Review: The City & the City

The City and the City - China MiƩville

The City & the City is essentially a police procedural in a strange and interesting setting.  The book opens up with our main character, Inspector Tyador Borlú, arriving onto the scene where a dead woman has been found.  The story follows him as he attempts to solve the mystery. 

 

The setting intrigued me from the moment we were given the first hint of it at the end of the first chapter.  The story itself was ok.  It held my interest, but I wasn’t completely absorbed by it.  What made the story interesting to me was its setting and the way the setting affected the murder investigation.  The problem for me was that the story wasn’t about the setting, and that was the part I was most interested in reading about.  There was very little background given about it, and very few tangible explanations.  It still played a huge role in the story, and was still fun to read about, but I wanted more meat.

 

I had a heck of a time deciding how to shelve this.  I don’t like to get too complicated with my shelving.  If a book crosses genres, I try to pick whichever general genre seems to fit it the best.  If a book tells a mystery story in a science fiction or fantasy setting, then I’ll shelve it as either science fiction or fantasy.  But this book?  I don’t know.  On Goodreads, the majority of members have shelved it as fantasy.  That surprises me, but maybe most people took certain aspects of this story a lot more literally than I did.  Science fiction doesn’t really fit either, although I’d buy into that more readily than I’d buy into the fantasy label.  In the end, I decided to just stick with the one thing I was sure of and shelve it as “mystery”.  :)

 

I have some more comments about the setting, but I’ll have to put them behind spoiler tags:

 

I really, really wanted to know the history of how the city came to be fractured the way it was.  We were given some very vague and generic theories, but nothing tangible.  I guess the explanation wouldn’t really have fit properly in the story, since none of the characters knew the answer themselves.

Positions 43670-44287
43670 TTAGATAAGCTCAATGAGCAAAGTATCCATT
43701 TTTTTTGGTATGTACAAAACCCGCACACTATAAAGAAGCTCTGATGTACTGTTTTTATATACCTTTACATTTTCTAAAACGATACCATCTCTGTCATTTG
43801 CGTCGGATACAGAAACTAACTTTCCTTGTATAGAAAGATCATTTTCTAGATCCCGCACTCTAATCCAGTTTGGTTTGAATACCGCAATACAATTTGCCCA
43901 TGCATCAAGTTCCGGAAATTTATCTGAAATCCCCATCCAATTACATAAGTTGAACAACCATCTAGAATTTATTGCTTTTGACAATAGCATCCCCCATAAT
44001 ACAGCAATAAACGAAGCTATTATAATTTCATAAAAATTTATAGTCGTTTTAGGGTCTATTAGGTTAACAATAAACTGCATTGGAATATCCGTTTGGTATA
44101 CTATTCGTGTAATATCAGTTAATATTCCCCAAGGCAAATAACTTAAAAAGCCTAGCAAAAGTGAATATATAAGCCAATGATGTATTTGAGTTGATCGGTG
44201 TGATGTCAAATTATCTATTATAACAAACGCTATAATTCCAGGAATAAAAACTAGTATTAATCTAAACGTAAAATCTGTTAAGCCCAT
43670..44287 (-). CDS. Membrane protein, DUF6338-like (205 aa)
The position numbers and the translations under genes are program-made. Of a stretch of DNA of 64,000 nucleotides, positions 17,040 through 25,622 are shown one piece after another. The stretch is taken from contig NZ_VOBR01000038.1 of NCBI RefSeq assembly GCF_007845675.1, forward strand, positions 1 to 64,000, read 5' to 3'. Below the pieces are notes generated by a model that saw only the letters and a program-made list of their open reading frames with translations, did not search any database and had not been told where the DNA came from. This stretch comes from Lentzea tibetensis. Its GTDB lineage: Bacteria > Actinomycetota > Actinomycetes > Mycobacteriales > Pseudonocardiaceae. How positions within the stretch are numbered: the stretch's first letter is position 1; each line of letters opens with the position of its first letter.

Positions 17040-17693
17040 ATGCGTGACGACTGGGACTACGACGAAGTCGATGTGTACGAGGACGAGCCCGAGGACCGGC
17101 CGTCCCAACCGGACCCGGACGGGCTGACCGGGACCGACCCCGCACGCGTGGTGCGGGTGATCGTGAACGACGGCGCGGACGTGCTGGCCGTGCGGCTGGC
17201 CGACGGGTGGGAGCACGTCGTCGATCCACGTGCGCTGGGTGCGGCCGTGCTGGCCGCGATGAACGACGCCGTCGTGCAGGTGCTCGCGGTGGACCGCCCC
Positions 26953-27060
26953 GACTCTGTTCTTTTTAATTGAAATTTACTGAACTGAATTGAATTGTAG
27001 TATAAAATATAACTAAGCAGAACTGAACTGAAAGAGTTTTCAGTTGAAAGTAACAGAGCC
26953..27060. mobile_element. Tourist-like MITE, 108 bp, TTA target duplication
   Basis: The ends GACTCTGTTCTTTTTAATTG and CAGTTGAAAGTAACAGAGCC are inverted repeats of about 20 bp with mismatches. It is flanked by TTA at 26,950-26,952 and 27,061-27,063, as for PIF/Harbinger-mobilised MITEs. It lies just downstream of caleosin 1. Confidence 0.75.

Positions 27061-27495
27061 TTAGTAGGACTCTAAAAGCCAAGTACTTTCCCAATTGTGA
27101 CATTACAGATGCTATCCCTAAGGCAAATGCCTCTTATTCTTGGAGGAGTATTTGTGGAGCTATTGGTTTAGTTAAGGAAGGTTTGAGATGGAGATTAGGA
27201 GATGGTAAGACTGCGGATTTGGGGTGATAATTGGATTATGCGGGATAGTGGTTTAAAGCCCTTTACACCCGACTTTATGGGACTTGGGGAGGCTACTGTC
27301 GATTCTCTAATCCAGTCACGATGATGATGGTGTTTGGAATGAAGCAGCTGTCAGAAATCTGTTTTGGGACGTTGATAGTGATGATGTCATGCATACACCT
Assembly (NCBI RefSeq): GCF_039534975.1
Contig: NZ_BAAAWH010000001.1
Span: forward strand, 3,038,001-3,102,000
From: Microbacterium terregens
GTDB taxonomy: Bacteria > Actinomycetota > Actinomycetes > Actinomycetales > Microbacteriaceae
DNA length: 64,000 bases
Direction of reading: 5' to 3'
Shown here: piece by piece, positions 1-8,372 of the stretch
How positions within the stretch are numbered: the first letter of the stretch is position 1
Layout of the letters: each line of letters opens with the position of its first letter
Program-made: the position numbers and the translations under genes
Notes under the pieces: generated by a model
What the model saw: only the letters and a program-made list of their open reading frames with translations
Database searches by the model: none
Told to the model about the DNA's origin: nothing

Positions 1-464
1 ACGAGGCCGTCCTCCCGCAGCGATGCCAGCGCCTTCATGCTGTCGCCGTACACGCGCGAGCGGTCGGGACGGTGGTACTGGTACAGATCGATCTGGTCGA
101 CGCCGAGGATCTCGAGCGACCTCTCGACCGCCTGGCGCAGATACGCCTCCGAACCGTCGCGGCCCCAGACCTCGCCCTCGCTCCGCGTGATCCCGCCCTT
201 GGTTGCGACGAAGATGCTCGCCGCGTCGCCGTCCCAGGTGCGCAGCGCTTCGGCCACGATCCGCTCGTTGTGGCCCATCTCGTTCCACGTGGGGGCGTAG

As I read, I was constantly trying to decide whether or not the city was actually, physically divided in some way or if it was all psychological and cultural.  In the end, I decided it was psychological/cultural since people and objects could easily pass between the cities as if they had just walked across a normal street.  The people in Breach also didn’t seem, once we saw them in action, to have any special abilities beyond training to help them blend in and access to technology to help them keep tabs on what was going on.  I think each country at some point in the past, for some reason nobody knows, took possession of different parts of the city and built those parts up with their own architectural style.  But I wanted to know how it got that way.  It seems like there’s interesting story potential there.

 

We also weren’t really told why breach was such a big taboo either, although it’s a little easier to speculate why two different countries with tense relations would want to maintain (or simulate, anyway) strict borders.  The concept of “unseeing” was a fun one, and it added an interesting element to the murder investigation.  I could completely buy into the idea that people who grew up in this setting would find it natural to unsee the “foreign” people and their city even though they were really sharing the same city.  People in the real world also learn to unsee things they don’t want to see, although maybe not quite on this scale.

(show spoiler)